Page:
Ramadan and Fireflies

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Co Admin
Mar 15, 2007
"When the month of Ramadan begins, the gates of Paradise are opened
and the gates of (Hell) Fire are closed and the devils are
chained."(Bukhari) With fantastic imagery this hadith informs all
Muslims that the month of Ramadan is a special month unlike others.

During the 30-odd days of Ramadan, which falls in February of this
year, Muslims all over the world will join together and strive to
worship Allah.

One way in which many will consciously try to improve their Islam in
the month is through prayer, since there are rewards and invocations
for doing so. For example, relates Abu Huraira "Whoever establishes
prayers during the nights of Ramadan out of sincere faith and hoping
to attain Allah's rewards, all his past sins will be forgiven."

Muslims will also fast during the month from dawn to sunset. "Oh you
who believe! Fasting is prescribed to you as it was prescribed to
those before you, that ye many learn piety and righousness" (TMQ

Allah adds,"...And it is better for you that ye fast, if ye only
knew." (TMQ 2:184) Indeed the benefits of fasting are many. We learn
Taqwa (God-conscousness) and self-restraint, we know what it is to
feel hunger and deprivation, we unknowingly increase our health as
doctors have proven and so on...

Ramadan though is not just about fasting and praying in themselves.
These are the first steps in trying to purify one's soul and
increasing one's Im'aan, which is the real goal. Forgetting school
or work problems, and concentrating on oneself and improving one's
relationship with Allah is the true purpose.

"Ramadan is the (month) in which the Quran was sent down, as a guide
to mankind and a clear guidance and judgement (so that mankind will
distinguish from right and wrong).." (TMQ 2:183) We actively learn
this right and wrong by controlling our thoughts, our speech, our
behavior and by avoiding evil. Each Muslim along with praying and
fasting, must also refrain from hurting others, from swearing, from
taking in harmful things, etc.

Along with being a strong personal Deen for the individual, Islam is
also practical and designed for the people as a whole to satisfy
their needs and promote happiness. This is why Muslims pray the
Tarweeh prayers in Jama'ah, why Mosques hold special community
dinners inviting everyone, and why the Day of Eid is so special. You
can feel the love of Allah between Muslims all through the month.
Nowhere is brotherhood so much a part of worship. If you visit the
mosques late at night during Ramadan and see all the devoted people
standing together praying to the Almighty, you would never have
cause to doubt the power of Islam.

Unfortunately though, we sometimes deviate from the true meanings.

The designation of the first day of Ramadan is argued upon endlessly
by different groups,to the extent that Muslims in the same community
will start fasting on different days and thus celebrate Eid at
different times. We ignore the Quranic injunction to "...hold fast
altogether, by the rope which Allah (stretches out for you), and be
not divided amongst yourselves." (TMQ 3:103)

Iftar dinners also divide the communties. There are the `Pakistani'
Iftars, the `Arab' Iftars...new Muslims and young members of the
community (ie. college students) are often excluded. At community
dinners those who don't come to the mosque regularly just sit and
watch the various cliques and contribute only `Salaams'.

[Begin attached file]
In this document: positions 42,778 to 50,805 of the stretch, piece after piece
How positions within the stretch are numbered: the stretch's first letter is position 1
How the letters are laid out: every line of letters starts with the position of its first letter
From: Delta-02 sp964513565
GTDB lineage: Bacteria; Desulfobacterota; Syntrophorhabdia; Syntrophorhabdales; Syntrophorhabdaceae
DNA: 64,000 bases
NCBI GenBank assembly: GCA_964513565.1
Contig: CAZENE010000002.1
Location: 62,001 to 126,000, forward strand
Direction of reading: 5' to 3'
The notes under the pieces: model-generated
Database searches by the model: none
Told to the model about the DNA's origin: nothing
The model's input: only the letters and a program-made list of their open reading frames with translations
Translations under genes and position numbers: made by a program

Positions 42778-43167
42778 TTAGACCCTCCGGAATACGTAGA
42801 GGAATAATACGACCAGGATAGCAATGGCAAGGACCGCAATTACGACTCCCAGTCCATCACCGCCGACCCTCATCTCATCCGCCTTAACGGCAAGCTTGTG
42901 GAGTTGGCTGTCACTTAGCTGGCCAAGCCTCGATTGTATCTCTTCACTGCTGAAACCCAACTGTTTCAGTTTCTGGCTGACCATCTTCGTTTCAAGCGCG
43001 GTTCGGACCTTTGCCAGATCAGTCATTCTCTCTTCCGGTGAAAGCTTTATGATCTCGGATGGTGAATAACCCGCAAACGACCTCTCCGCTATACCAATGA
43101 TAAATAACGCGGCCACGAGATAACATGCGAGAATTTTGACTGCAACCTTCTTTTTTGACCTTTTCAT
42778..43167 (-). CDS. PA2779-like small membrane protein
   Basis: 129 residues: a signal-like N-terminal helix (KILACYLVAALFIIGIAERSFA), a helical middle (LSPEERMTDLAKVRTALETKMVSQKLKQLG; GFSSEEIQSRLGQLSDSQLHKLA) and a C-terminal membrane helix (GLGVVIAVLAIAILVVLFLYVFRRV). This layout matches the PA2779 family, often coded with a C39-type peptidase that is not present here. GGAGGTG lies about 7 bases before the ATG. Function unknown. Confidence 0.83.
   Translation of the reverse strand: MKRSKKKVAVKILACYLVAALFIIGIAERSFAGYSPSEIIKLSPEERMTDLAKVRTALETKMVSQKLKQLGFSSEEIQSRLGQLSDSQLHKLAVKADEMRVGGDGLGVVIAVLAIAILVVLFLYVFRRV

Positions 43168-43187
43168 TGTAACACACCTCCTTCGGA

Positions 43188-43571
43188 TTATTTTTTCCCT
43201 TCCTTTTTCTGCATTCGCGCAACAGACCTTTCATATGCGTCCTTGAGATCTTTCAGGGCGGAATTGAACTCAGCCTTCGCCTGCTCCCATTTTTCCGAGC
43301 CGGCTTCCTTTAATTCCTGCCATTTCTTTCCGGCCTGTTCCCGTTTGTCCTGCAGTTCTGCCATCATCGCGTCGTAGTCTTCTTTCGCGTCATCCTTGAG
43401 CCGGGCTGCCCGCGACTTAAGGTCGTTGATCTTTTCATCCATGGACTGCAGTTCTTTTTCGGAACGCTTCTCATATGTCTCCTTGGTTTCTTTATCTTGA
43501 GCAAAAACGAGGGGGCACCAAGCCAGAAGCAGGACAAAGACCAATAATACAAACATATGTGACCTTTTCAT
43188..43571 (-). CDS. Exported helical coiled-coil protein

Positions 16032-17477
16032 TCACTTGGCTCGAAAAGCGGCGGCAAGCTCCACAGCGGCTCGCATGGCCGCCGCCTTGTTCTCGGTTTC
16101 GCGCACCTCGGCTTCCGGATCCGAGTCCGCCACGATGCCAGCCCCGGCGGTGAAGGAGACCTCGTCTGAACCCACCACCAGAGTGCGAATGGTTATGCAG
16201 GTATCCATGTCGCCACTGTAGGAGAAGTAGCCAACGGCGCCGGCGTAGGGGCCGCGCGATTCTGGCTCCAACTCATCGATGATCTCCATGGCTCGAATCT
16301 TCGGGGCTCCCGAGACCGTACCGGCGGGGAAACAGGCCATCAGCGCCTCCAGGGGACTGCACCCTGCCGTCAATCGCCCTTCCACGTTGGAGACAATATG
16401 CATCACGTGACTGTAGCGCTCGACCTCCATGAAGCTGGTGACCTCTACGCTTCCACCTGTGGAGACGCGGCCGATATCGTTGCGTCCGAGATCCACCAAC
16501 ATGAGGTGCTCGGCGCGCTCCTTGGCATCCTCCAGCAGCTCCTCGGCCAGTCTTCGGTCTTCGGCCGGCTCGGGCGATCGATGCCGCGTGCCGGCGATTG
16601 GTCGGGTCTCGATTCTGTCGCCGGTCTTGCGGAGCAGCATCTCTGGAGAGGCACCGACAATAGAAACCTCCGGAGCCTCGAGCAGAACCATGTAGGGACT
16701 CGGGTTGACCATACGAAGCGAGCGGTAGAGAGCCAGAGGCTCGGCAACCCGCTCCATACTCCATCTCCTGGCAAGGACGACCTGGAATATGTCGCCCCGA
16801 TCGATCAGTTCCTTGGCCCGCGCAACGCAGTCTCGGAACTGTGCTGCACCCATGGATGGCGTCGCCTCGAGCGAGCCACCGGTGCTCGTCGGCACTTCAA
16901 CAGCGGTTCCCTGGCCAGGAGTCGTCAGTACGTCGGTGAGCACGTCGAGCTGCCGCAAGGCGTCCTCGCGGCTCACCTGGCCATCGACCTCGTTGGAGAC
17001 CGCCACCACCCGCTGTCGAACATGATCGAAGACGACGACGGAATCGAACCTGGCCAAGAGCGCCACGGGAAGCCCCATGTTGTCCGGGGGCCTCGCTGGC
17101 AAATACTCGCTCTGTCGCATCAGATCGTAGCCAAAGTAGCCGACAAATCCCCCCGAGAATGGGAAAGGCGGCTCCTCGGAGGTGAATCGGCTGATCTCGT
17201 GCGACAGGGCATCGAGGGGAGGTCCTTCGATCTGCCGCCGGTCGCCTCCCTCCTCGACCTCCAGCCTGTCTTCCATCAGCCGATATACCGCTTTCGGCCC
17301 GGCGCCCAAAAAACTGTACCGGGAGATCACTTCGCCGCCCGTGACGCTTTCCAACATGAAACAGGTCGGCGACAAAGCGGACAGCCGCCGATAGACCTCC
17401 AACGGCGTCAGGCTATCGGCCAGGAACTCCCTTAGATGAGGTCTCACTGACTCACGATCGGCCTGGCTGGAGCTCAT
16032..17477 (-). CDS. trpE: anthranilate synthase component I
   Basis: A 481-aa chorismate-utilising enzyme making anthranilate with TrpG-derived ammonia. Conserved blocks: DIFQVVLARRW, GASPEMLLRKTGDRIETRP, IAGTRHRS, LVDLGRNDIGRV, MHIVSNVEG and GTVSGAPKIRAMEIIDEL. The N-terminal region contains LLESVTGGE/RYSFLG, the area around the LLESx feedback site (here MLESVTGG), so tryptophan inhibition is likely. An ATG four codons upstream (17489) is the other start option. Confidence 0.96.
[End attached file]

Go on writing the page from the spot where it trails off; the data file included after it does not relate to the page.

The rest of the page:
We should remember all the Muslims and remember the true purpose of
these events we hold. "O mankind! We created you from a single
(pair) of a male and a female, and made you into nations and tribes,
that ye may know each other..." (TMQ 49:13) Our culture is Islam
first. Let us not forget this and wipe out any kind of racism or
prejudice that exists within ourselves.

Ramadan, as opposed to something that divides, can even be used as
an effective Daw'ah tool for Muslims and Non-Muslims alike. An
atmosphere of warmth, food and piety can truly go a long way!

When the long-awaited Eid arrives, it is almost always celebrated by
everyone in the community. Mostly it is a joyous time of celebration
and thankfulness. But Eid too can deviate into a display of fashions
and cars. For a few Muslims it is the only occassion they come to
the mosque (except for the other Eid) and it is looked upon as a
ritual duty. The Eid Khutbah is never heard as people leave or get
up to socialize.

In growing up, Ramadan was a time when all the Muslims in our
community would come together and share Islam. We would play outside
after the dinners and even try to catch fireflies for each other. We
would marvel at these little sparkling bugs together, one of Allah's
most fascinating creations. Perhaps somewhere along the way we have
lost this true remembrance of Allah in all that we do. The need to
learn about Islam and to strive has been lost to culture, bid'ah and

Communties need to recognize these problems and develop effective
target solutions for them. They are not residual effects, but are
symptoms of growing problems that will get worse.

Would we be following Islam as we do if the Prophet (SAW) was with
us today? As a community or as individuals? Would we spend Ramadan
in the same way if we knew it was our last (Audhu'billah)? Would so
many of us remain ignorant of our deen and our own souls? Or would
we ask forgiveness and start again?

May Allah forgive us and guide us all. Ameen.

"When My servants ask thee concerning Me, I am indeed close
(to them):I listen to the prayer of every suppliant when he
calleth on Me: let them also, with a will, listen to My call,
and believe in Me: that they may walk in the right way."
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